China poised to build its first car in Western Europe

Sweden's Volvo could lend factory and logistics to help Chinese car maker Geely

Sam Nagarajan,Yan Zhang,Elisabeth Behrmann
Thursday 25 January 2018 11:47
Comments
Lync & Co is owned by a Chinese billionaire who also owns Sweden's Volvo
Lync & Co is owned by a Chinese billionaire who also owns Sweden's Volvo

China may be poised to build its first car in Western Europe, with the help of Sweden’s Volvo.

The iconic brand that was taken over by Chinese billionaire Li Shufu, would offer its factory in Gent, Belgium, to build an upscale brand for the tycoon, the Swedish company’s chief executive Hakan Samuelsson said. The Swedish carmaker may also extend its Europe infrastructure -- service and other logistics -- to the brand.

Li’s Zhejiang Geely started selling its upmarket compact SUV in China about two months ago under the Lynk & Co brand for a base price of 158,800 yuan (£17,578). Volvo Cars could consider offering the factory to build the model if and when the Chinese company wants to expand to Europe, Samuelsson said in an interview in Hong Kong Wednesday.

A ‘‘Made in Europe’’ stamp will augur well for the ambitions of a Chinese brand as it takes on global car majors such as Volkswagen, which has dominated the China car market for a decade. After years of selling lower-priced models at home, Chinese carmakers such as Geely and BYD -- which signed Leonardo DiCaprio as a brand ambassador -- are increasingly turning their attention to the international market.

“If and when they decide to go global, to Europe, possibly the US, we can of course make that entry more credible,” Samuelsson said.

Geely Ambitions

Li bought Volvo Cars from Ford in 2010 and spent more than $11bn to modernise its production facilities. Last year, Geely bought almost 50 per cent of Malaysia’s Proton and 51 per cent of UK sports-car maker Lotus. Li has ambitions of making Geely into a global major and as part of that plan; he unveiled the Lynk & Co in 2016, a brand that targets young customers.

The $25,000 Lynk brand compares with the more popular $14,000 Haval H6 from Great Wall Motor, China’s biggest SUV maker. Great Wall is also seeking to move upscale with its Wey brand, which sold 86,427 units in 2017.

Volvo owns 30 per cent of Lynk & Co, while Geely holds 50 per cent. The rest is with Zhejiang Haoqing Automobile, a firm controlled by Zhejiang Geely. Lynk shares the production line with the Volvo XC40 in a factory in China’s Luqiao, 350 kilometers south of Shanghai.

“We would of course have interest doing that,” Samuelsson said, referring to the support Volvo Cars is offering Geely. The Chinese carmaker is studying the feasibility of making the cars in Europe, a Geely spokesman said.

Lynk’s first model, the 01, a compact five-seat SUV, features in-car Internet connections that allow users to open the car without a physical key and share the vehicle with a phone button. The brand has sold more than 6,000 units since it hit the market last November in China. Geely plans to start selling the model outside China from mid-2019, beginning in Europe.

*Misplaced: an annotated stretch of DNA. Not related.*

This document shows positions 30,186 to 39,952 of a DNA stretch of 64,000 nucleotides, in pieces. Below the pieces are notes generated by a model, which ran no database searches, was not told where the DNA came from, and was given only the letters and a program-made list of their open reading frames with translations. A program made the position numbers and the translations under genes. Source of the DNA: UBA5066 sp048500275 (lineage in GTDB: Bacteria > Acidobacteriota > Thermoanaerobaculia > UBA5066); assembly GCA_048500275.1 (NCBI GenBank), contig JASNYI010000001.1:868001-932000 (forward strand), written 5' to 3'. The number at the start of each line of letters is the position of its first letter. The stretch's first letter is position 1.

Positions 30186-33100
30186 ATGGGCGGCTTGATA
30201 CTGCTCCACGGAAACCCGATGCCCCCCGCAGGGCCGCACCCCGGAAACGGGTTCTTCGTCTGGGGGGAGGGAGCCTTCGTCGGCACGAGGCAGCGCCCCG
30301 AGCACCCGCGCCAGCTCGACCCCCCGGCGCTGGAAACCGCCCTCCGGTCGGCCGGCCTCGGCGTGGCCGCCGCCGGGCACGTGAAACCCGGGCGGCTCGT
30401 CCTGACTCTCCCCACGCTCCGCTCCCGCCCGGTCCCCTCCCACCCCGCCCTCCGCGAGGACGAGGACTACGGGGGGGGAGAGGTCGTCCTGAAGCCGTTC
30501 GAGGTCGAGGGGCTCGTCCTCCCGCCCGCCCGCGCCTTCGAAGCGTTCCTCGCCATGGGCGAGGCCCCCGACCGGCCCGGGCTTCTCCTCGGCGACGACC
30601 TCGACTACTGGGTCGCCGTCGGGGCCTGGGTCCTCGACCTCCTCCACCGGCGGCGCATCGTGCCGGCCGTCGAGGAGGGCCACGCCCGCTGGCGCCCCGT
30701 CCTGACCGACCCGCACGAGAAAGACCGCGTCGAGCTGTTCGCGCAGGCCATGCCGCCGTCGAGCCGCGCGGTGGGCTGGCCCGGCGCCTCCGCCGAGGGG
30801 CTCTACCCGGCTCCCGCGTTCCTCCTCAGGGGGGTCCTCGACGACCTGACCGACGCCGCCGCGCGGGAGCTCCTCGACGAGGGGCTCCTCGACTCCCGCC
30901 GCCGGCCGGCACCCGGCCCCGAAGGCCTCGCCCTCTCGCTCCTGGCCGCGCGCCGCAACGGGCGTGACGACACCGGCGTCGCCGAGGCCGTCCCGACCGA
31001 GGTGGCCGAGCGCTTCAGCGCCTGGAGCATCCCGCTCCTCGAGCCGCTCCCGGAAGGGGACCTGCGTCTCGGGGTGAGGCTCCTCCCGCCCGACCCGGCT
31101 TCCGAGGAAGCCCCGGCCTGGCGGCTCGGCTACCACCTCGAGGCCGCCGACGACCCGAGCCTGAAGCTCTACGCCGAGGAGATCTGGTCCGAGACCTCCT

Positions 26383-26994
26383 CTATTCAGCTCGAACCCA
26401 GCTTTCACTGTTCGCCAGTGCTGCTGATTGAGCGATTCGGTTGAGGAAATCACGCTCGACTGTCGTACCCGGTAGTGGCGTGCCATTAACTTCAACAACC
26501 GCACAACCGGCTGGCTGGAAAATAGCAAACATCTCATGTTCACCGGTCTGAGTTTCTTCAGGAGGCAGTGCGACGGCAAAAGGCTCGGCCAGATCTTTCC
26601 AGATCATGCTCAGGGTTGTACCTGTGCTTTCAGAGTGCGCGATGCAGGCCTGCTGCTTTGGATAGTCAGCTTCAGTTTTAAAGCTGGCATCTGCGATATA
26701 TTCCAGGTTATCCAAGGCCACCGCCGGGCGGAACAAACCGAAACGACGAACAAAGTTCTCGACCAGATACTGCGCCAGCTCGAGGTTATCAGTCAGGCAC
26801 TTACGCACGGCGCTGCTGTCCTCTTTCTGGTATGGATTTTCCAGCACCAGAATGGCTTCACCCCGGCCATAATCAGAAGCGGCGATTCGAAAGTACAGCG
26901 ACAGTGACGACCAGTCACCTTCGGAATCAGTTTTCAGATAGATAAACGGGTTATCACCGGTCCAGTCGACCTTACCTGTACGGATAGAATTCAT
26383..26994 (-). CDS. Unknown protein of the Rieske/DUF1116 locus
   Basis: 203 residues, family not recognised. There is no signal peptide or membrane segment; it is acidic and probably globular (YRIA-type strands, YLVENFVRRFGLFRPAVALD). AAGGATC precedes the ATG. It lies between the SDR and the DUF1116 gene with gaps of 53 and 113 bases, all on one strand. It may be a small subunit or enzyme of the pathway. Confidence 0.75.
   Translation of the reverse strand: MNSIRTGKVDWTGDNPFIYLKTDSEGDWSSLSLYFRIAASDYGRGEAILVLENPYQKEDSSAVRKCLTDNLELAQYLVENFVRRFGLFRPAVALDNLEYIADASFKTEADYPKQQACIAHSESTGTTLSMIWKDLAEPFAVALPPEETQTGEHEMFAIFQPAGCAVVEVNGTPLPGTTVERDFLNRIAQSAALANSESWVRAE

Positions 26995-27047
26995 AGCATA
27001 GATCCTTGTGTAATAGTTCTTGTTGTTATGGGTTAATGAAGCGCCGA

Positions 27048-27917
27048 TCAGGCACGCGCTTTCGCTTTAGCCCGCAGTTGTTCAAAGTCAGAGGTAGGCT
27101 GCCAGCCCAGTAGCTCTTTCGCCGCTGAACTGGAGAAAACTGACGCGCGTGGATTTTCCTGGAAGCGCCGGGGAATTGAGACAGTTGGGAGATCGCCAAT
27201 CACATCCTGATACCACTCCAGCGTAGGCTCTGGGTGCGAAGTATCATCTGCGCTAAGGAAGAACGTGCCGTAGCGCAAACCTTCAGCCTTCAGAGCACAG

Volvo Cars’ volume sales in China last year rose about 25 per cent to 114,410 units, and the carmaker’s biggest market will “continue to grow fast” in 2018, Samuelsson said, without elaborating.

Bloomberg

Register for free to continue reading

Registration is a free and easy way to support our truly independent journalism

By registering, you will also enjoy limited access to Premium articles, exclusive newsletters, commenting, and virtual events with our leading journalists

Please enter a valid email
Please enter a valid email
Must be at least 6 characters, include an upper and lower case character and a number
Must be at least 6 characters, include an upper and lower case character and a number
Must be at least 6 characters, include an upper and lower case character and a number
Please enter your first name
Special characters aren’t allowed
Please enter a name between 1 and 40 characters
Please enter your last name
Special characters aren’t allowed
Please enter a name between 1 and 40 characters
You must be over 18 years old to register
You must be over 18 years old to register
Opt-out-policy
You can opt-out at any time by signing in to your account to manage your preferences. Each email has a link to unsubscribe.

By clicking ‘Create my account’ you confirm that your data has been entered correctly and you have read and agree to our Terms of use, Cookie policy and Privacy notice.

This site is protected by reCAPTCHA and the Google Privacy policy and Terms of service apply.

Already have an account? sign in

By clicking ‘Register’ you confirm that your data has been entered correctly and you have read and agree to our Terms of use, Cookie policy and Privacy notice.

This site is protected by reCAPTCHA and the Google Privacy policy and Terms of service apply.

Register for free to continue reading

Registration is a free and easy way to support our truly independent journalism

By registering, you will also enjoy limited access to Premium articles, exclusive newsletters, commenting, and virtual events with our leading journalists

Already have an account? sign in

By clicking ‘Register’ you confirm that your data has been entered correctly and you have read and agree to our Terms of use, Cookie policy and Privacy notice.

This site is protected by reCAPTCHA and the Google Privacy policy and Terms of service apply.

Join our new commenting forum

Join thought-provoking conversations, follow other Independent readers and see their replies

Comments

Thank you for registering

Please refresh the page or navigate to another page on the site to be automatically logged inPlease refresh your browser to be logged in